Data exists everywhere in the construction industry and when mined correctly can be pivotal to informing the decision-making processes of both project delivery and asset maintenance. The industry builds and monitors everything from information that is collected, enabling communication, mitigating risk and assuring greater clarity in terms of the future. Yet, which data is of true value, and how important is it for clients to have ownership of information that is meaningful and not redundant in use?
The construction industry’s digital transformation is a new phenomenon, even though a great deal of change has occurred, and swiftly, over the past decade. Whilst technology’s benefits are significant, the speed of this change has unfortunately lulled us into a false sense of where we actually are as an industry. For instance, at present we don’t have much historic data to enable us to learn from the past. We can’t go back ten even five years’ time to look for project data, as the majority of the industry is only in the first stages of its digital journey. As we lack this data, we haven’t got a clean baseline to compare or benchmark other pieces of data against. Therefore, it makes it harder for the industry to ask crucial questions such as: ‘What does good look like?’ and ‘What is the norm?’ Whilst this will change as time unravels, at the moment there is little in the way for us to analyse current data against the historic.
As we don’t have the history to learn from, the value of new data becomes all the more important. To drive for value and clarity, it’s essential to ask plain language questions including: ‘What do you want to know and why?’ Once this knowledge is established, analysis can begin in terms of what is needed to answer those questions. Around 15-20 questions will go some way to painting the picture of which data is required and what will be of true value.
Yet if data is to deliver true value, we should understand the purpose of why it will be used before it is collected. It goes without saying that we have to be careful as to which type of information we ask for. It’s not sufficient to say the information might be useful in the future as we don’t have any history to say this will be the case! And if data is mined for data’s sake without clear intent, supply chains might feel confused as to the information’s purpose. As can be imagined, this will create problems in terms of looking at a piece of information’s current and future use.
An example would be an IoT sensor which is continuously monitoring and producing data regarding the performance of a chiller in a building. An asset owner will want to have a picture of how their building is operating to see if any changes need to be made in regards to efficiency and sustainability. In this instance however, it isn’t necessary to use all of the data that is being produced. It is why a data hierarchy can be established to sift through pieces of data; to reach the valuable information that is needed by the client to inform decision-making. It’s important to bear in mind that this kind of value doesn’t end with the asset owner. It can be reaped by contractors and developers earlier on in the process. These parties are usually working on tight project margins, meaning that the level of information must be of an amount which assures value and prevents any confusion or delays.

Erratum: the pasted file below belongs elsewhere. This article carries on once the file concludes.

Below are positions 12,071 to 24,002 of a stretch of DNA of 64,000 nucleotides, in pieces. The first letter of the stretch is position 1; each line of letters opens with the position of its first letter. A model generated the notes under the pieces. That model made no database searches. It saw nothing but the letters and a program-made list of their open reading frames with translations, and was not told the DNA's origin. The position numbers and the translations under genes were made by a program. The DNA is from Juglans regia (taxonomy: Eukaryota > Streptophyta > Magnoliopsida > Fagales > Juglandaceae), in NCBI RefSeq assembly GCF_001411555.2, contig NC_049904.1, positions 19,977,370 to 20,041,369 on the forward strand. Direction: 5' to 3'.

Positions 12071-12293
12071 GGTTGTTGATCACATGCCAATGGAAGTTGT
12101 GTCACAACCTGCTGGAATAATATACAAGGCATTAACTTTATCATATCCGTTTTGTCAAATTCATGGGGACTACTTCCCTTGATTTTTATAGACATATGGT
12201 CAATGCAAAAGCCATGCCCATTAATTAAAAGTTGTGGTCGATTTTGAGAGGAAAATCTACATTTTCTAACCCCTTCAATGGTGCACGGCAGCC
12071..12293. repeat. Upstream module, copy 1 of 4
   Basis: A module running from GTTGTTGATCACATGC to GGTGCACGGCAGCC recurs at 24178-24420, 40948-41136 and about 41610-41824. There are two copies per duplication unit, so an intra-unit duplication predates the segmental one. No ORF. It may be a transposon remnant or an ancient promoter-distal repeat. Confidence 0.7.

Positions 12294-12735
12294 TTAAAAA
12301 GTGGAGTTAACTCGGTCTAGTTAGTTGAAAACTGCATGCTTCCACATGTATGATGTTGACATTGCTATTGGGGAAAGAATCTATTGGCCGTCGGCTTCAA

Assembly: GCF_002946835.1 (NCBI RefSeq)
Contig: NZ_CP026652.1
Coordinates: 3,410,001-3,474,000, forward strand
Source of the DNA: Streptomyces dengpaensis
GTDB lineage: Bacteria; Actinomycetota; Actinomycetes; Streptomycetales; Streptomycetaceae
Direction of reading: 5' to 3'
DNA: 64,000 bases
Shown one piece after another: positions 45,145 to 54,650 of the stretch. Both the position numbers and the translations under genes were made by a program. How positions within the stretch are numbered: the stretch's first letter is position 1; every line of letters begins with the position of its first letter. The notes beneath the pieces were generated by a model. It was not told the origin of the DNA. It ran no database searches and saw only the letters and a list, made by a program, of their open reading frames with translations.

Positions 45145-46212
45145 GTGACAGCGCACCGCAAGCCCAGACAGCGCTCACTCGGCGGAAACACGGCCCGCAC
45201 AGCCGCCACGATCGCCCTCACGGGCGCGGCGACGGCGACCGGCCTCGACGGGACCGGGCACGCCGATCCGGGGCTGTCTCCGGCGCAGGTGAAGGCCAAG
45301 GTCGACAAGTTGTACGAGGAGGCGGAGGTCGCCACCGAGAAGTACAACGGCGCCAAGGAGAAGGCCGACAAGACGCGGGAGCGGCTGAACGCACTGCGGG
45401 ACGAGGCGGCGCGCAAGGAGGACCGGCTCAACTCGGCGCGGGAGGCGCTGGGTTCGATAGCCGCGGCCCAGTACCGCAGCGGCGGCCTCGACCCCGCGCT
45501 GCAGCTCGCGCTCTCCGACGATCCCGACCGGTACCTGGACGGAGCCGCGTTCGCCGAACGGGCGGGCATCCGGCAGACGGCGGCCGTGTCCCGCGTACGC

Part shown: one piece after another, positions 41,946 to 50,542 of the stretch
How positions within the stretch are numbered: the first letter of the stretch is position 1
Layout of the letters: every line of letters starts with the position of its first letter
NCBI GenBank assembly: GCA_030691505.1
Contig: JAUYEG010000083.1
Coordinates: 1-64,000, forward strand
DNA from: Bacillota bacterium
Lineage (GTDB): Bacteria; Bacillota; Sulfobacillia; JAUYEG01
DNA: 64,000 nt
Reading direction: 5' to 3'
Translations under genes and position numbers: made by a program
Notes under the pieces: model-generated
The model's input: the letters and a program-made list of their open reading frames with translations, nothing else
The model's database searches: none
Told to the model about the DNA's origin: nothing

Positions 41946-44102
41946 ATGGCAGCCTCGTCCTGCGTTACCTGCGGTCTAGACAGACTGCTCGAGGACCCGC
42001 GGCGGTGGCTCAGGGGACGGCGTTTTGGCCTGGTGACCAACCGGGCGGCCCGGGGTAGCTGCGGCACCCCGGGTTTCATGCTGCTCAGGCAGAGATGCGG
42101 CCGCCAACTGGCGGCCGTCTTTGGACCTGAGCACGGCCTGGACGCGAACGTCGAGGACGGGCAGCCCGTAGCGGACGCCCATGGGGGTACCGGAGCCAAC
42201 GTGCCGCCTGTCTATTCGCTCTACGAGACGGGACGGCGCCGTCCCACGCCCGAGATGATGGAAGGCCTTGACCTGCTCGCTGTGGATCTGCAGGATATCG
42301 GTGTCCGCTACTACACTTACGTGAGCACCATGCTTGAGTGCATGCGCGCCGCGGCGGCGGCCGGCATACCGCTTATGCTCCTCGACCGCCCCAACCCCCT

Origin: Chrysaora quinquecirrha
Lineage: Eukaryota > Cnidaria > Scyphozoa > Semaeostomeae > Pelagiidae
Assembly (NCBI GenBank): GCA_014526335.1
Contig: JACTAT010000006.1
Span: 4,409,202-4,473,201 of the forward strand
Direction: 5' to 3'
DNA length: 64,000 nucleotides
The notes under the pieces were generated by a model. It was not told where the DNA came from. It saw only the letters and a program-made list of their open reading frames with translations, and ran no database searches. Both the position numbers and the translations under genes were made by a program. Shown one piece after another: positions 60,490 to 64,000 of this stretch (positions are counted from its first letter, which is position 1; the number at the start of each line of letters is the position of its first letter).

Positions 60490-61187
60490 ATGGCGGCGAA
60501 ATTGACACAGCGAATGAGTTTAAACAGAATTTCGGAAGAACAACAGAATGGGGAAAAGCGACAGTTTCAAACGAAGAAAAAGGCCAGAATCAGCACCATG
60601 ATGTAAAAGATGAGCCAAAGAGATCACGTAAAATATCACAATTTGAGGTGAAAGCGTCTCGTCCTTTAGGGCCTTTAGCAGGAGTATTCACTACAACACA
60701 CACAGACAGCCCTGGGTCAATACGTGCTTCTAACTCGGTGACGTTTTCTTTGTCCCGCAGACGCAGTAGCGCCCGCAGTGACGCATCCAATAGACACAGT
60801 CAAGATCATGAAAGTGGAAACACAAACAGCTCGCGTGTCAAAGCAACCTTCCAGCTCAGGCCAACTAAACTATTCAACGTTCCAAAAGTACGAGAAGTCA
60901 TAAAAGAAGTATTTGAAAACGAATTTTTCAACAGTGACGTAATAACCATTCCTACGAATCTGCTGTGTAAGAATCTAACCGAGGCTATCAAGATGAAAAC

Whilst the construction industry’s digital journey is still in its early stages, it nonetheless operates within and contributes to a wider society which is becoming increasingly aware of the ethics that come with data handling.
If misused or pooled selectively data can misconstrue reality. It is why any information that is produced should come from a collective, informed perspective so that its use is justified. Mining pieces of data without any clear and just motivation can be risky.
With this in mind, construction companies should be mindful of GDPR and the purpose of collecting personal data. In these cases, relevant parties need to be informed as to why their data is being used. Will you be using it to keep a record of their safety; is it for their benefit or exclusively your own? Companies have to be very clear on why they are selecting certain pieces of data and to what end.
If of course data has to be reused at any point, then permission from the data owner must be granted, whether it is personal data or project data regarding subcontractor performance. We also need to be conscious of cultivating the right behaviours and not the wrong ones, particularly in terms of mistakes that are made onsite. Data regarding the number of snags for instance might be withheld, as the parties responsible for reporting said data might fear the repercussions. Here, data owners need to be very clear on what the data is for and why it will be used and whether it is really adding value across the supply chain. Even though the industry can’t rely on history when it comes to knowing which data to collect, certain approaches – such as plain language questions and continuous support – can be adopted to ensure all information that is collated is of true value.